Pfizer Inc and its German partner BioNTech SE on Tuesday filed an application with U.S. regulators seeking emergency use authorization for a second booster shot of their COVID-19 vaccine for people aged 65 and older.
The submission to the U.S. Food and Drug Administration includes data collected in Israel, where a second booster is authorized for many people over age 18.
An analysis of data from over a million adults 60 years and older showed rates of confirmed infections and severe illness were lower among individuals who received an additional booster dose of the vaccine administered at least four months after an initial booster (third) dose compared to those who received only one booster dose, the companies said.
The news was first reported by the Washington Post earlier on Tuesday.
U.S. health officials including top infectious disease expert Dr. Anthony Fauci have raised the prospects of a fourth shot many times, suggesting one might be needed for older people and to prepare for the possibility of another surge of cases.
U.S. Centers for Disease Control and Prevention data has shown that vaccine efficacy wanes over time and that third shots help restore that efficacy, but it has not released comprehensive data based on age or health status.
Pfizer Chief Executive Albert Bourla has several times in the past week told reporters that a fourth dose of the vaccine will be needed to offset waning protection gained with the third shot.
He told the Washington Post last week that data suggests a fourth dose dramatically improves protection against the dominant Omicron variant of the virus compared to the third dose after three-to-six months.
The data Israel previously released was mixed.
Israel in late January said a fourth dose doubled protection against infection and increased protection against severe disease by 3 to 5 times compared to those who had received three shots, based on health ministry data.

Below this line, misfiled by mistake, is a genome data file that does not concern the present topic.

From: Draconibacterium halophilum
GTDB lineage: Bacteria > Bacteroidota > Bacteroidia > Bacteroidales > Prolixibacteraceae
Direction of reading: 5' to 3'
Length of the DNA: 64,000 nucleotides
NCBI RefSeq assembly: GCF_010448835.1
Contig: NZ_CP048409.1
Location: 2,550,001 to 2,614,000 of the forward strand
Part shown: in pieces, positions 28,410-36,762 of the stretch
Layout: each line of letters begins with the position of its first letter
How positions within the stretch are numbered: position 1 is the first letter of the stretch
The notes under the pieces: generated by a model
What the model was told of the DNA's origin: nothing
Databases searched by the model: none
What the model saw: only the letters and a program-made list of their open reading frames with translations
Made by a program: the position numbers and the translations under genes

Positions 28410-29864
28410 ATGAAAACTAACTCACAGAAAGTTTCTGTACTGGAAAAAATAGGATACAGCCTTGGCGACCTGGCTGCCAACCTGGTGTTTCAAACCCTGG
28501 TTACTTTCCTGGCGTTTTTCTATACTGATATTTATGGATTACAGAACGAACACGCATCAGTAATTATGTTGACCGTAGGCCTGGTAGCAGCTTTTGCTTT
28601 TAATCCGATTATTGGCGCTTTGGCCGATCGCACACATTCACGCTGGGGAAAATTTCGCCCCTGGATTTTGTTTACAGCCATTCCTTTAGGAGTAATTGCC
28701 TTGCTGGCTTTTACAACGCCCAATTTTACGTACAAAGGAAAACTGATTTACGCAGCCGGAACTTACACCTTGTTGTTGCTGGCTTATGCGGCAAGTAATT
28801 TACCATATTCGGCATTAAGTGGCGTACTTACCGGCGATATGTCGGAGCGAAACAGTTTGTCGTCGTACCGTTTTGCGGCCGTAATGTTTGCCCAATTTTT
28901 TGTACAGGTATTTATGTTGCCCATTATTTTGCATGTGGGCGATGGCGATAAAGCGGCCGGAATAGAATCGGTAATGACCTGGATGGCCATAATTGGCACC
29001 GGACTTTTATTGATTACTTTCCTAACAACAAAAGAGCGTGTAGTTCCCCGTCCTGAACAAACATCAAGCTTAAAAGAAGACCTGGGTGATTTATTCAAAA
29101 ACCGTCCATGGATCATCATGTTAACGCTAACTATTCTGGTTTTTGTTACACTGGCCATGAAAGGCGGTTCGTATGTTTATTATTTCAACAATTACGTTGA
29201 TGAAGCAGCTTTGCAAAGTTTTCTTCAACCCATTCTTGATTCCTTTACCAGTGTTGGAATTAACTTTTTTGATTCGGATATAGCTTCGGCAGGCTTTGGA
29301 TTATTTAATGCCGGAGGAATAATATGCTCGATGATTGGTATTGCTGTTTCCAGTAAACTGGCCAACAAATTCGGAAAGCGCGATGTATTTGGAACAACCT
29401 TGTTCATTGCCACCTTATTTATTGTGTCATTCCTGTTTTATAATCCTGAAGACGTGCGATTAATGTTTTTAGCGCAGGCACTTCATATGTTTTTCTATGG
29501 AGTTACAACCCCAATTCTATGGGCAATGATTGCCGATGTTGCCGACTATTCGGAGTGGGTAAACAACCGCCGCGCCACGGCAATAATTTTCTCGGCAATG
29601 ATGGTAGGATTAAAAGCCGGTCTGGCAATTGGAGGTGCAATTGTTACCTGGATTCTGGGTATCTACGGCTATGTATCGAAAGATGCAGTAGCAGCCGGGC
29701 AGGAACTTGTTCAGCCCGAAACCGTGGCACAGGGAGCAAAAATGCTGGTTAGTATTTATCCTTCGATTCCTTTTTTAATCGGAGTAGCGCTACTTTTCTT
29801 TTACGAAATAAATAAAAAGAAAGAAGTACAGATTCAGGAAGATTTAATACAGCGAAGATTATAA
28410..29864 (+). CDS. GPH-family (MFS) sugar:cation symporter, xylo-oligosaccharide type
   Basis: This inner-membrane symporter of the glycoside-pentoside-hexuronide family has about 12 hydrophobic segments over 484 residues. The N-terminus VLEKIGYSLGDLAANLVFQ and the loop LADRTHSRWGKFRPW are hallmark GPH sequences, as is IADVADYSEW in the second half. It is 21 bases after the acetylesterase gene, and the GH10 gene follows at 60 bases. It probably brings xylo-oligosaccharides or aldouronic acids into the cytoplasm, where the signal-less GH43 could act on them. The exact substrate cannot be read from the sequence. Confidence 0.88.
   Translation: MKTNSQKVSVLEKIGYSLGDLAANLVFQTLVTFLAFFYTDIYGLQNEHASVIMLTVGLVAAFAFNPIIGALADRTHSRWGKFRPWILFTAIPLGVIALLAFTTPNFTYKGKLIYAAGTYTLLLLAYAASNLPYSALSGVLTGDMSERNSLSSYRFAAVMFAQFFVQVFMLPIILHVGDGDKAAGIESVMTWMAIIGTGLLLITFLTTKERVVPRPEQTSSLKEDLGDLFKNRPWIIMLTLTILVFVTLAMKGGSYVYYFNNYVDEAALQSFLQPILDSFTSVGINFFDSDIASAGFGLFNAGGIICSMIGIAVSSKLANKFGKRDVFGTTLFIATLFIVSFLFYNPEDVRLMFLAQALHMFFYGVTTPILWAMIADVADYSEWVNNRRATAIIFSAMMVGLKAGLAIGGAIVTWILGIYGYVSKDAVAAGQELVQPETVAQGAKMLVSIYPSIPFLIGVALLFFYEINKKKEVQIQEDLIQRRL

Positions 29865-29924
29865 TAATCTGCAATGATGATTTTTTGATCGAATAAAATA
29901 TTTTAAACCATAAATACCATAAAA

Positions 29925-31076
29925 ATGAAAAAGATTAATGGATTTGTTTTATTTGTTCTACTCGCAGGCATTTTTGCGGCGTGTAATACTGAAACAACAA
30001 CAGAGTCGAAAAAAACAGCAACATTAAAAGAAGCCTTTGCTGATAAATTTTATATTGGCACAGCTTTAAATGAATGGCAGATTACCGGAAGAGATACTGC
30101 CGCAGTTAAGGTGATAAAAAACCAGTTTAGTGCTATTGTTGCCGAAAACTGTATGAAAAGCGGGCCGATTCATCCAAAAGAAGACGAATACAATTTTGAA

That analysis was more favorable than a small study of Israeli healthcare workers. When given at least four months after the third shot, a fourth dose was 30% effective against infection for the Pfizer-BioNTech vaccine and 11% for the Moderna Inc vaccine.
"The elderly and immunocompromised are the groups that would benefit the most from additional boost," said Dan Barouch, a Harvard vaccine researcher. "I think the data is supportive, but the benefits appear to be relatively small."
Pfizer is looking at how a fourth dose performs in its own study of about 600 people. It and Moderna are betting additional booster doses will be needed for new virus variants that emerge.
While COVID cases are in retreat in the United State and much of the world, infections are rising in China as the Omicron variant spreads. In the UK and Europe, there has been a reversal in the downward trend of COVID cases as economies have opened up and a second version of Omicron circulates.
Pfizer last month said eventual 2022 sales of its COVID-19 vaccine may not top its current forecast of $32 billion, a 13% decline from 2021 levels.
Separately, the FDA plans to convene its expert advisory panel in early April to consider whether there should be an October or November campaign to encourage some or all adults to get additional boosters, and whether the shots should be the same as current vaccines or be retooled to counter new variants, the Washington Post reported, citing a federal official.